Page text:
Jan 06, 2015 – Ahmad Fraz Khan – Dawn –
WITH the European Union banning citrus imports from India and putting Pakistan on the warning list because of the fruit fly problem, the Agriculture University, Faisalabad, has taken up the gauntlet of preparing a national policy on pests. The stakeholders will gather next week at the university to thrash out its contours.
Such a policy has been long overdue. Now, the threat is that the list of its affectees is expanding and, as fears are, might damage exports of all fruits and vegetables.
If experience of some successful countries is something to go by, the fruit fly does not have one-time and on-site solutions; it rather requires an integrated and geographical solution because its host plants grow almost in all four seasons and it affects almost entire range of perishable fruits and vegetables — from mango to citrus to guava to gourd. With such a wide range of host plants, spread across the country and seasons, the problem can only be dealt with an integrated policy — covering the entire areas round the year. This reality could provide the starting point for such a policy.
The international community has demonstrated that over 80pc of fruit fly losses could be controlled through better management practices
On the next level, the policy must have two prongs; killing the pest at source and risk management strategy throughout the supply and export chain. For killing the pest at source, building human resource at the plant protection departments and provincial extension services is the core issue. Unfortunately, both have been weakest point in the production system.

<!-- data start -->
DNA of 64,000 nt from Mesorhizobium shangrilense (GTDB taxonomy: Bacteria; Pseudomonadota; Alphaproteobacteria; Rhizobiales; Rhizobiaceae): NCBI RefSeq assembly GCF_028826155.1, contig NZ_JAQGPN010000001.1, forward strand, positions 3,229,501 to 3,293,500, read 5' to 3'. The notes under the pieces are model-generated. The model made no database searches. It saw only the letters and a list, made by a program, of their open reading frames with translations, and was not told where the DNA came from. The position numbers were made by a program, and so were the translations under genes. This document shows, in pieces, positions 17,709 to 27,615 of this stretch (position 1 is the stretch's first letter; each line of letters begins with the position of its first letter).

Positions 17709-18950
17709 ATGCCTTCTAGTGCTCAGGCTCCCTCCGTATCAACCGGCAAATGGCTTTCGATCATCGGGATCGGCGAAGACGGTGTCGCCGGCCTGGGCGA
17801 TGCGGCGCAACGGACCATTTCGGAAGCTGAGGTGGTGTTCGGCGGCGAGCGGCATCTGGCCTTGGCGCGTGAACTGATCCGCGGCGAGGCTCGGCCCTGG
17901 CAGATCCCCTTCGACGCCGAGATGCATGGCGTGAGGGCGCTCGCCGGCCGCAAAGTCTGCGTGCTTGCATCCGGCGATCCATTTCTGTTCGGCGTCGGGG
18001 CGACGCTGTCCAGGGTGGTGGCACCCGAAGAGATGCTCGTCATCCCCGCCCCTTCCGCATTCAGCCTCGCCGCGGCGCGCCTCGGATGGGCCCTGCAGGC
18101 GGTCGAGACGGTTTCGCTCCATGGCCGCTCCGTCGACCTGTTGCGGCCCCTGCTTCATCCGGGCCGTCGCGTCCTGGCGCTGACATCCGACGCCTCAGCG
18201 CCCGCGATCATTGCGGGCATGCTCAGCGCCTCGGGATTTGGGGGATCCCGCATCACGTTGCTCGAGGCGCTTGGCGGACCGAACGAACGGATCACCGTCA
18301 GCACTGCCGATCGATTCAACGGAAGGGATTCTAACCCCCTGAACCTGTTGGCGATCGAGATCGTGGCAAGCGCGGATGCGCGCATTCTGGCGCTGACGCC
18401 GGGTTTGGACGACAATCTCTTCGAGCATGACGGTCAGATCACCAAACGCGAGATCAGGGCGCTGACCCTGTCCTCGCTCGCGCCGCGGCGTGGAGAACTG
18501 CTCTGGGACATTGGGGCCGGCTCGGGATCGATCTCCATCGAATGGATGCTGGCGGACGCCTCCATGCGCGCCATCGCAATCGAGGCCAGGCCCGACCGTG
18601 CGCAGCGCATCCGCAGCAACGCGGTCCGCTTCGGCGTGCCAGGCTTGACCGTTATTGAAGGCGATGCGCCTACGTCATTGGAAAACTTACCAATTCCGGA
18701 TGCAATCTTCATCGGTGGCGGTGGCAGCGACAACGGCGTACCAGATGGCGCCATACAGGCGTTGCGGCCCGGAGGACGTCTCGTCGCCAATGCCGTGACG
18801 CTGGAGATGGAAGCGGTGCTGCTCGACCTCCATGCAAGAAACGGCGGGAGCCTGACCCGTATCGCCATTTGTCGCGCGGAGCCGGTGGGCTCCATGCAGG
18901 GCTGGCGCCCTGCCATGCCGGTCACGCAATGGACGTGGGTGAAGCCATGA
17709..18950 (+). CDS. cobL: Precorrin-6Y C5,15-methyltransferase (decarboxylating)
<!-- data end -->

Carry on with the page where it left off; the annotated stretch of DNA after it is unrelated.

It can also introduce specialised extension service for horticultural products. Pakistan has so far has limited its agricultural extension service, to four main crops — cotton, cane, rice and wheat. Even that service leaves much to be desired. Building a new service on a new concept is required. Once in place, controlling the pest at farms must be their responsibility.
Another priority area could be to stop planting host plants (guava tops the list) in the citrus and mango areas. Luckily, the country has cluster zones for both fruits and weeding out host plants should not be a problem for it. Linking the farms to exporters could also help; they could also take part of the responsibility. All farms, which supply fruit to exporters, should be monitored against these plants regularly.
The international community has demonstrated that over 80pc of fruit fly losses could be controlled through better management practices. This makes fruit fly more of a subject of management rather than that of entomologists. Pakistan citrus belt, concentrated in the central Punjab, is decades-old and so is the export process.
Normally, the farmers and exporters should have learnt to control this, albeit ferocious, pest — at least the progressive and bigger ones. They outsource management of their orchards to less trained, less aware and less concerned manpower. This sets off a process, which then impacts all subsequent processes — from harvesting to grading, packing and export. The smaller farmers lack awareness, training and, the most importantly, resources to control the pest.
The second plank has to be risk mitigation. Only the exporters, with proper paraphernalia of the treatment plants and trained staff and packaging teams, should be allowed to export fruits. If the exporters want to make money, they must invest in the first place. They should be given full standard operating procedures — from farm to treatment to exports — with each stage requiring specific measures to deal with the pest. If killing the pest at sources could be responsibility of the farmers and extension workers, taking all mitigation measures has to be done by the packers and the exporters. The treated fruits should be clearly marker and packed in different colours so that they don’t mix with the untreated ones, marring the entire process.